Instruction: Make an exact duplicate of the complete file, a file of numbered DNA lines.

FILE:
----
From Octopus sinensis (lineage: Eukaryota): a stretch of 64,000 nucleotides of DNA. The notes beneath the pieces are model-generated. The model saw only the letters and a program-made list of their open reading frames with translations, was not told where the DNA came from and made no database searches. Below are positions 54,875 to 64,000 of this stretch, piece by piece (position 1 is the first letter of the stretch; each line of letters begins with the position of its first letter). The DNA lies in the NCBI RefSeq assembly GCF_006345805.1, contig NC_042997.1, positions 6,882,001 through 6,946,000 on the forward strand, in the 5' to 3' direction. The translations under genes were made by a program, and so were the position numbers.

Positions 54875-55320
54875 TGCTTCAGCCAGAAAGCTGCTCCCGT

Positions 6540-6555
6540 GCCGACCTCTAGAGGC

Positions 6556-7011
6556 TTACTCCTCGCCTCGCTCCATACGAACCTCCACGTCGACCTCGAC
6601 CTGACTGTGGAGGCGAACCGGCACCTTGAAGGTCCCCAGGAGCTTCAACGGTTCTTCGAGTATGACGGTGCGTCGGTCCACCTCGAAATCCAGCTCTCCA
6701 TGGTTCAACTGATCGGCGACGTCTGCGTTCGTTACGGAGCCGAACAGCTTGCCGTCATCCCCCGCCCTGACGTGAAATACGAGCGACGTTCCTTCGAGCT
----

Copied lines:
From Octopus sinensis (lineage: Eukaryota): a stretch of 64,000 nucleotides of DNA. The notes beneath the pieces are model-generated. The model saw only the letters and a program-made list of their open reading frames with translations, was not told where the DNA came from and made no database searches. Below are positions 54,875 to 64,000 of this stretch, piece by piece (position 1 is the first letter of the stretch; each line of letters begins with the position of its first letter). The DNA lies in the NCBI RefSeq assembly GCF_006345805.1, contig NC_042997.1, positions 6,882,001 through 6,946,000 on the forward strand, in the 5' to 3' direction. The translations under genes were made by a program, and so were the position numbers.

Positions 54875-55320
54875 TGCTTCAGCCAGAAAGCTGCTCCCGT

Positions 6540-6555
6540 GCCGACCTCTAGAGGC

Positions 6556-7011
6556 TTACTCCTCGCCTCGCTCCATACGAACCTCCACGTCGACCTCGAC
6601 CTGACTGTGGAGGCGAACCGGCACCTTGAAGGTCCCCAGGAGCTTCAACGGTTCTTCGAGTATGACGGTGCGTCGGTCCACCTCGAAATCCAGCTCTCCA
6701 TGGTTCAACTGATCGGCGACGTCTGCGTTCGTTACGGAGCCGAACAGCTTGCCGTCATCCCCCGCCCTGACGTGAAATACGAGCGACGTTCCTTCGAGCT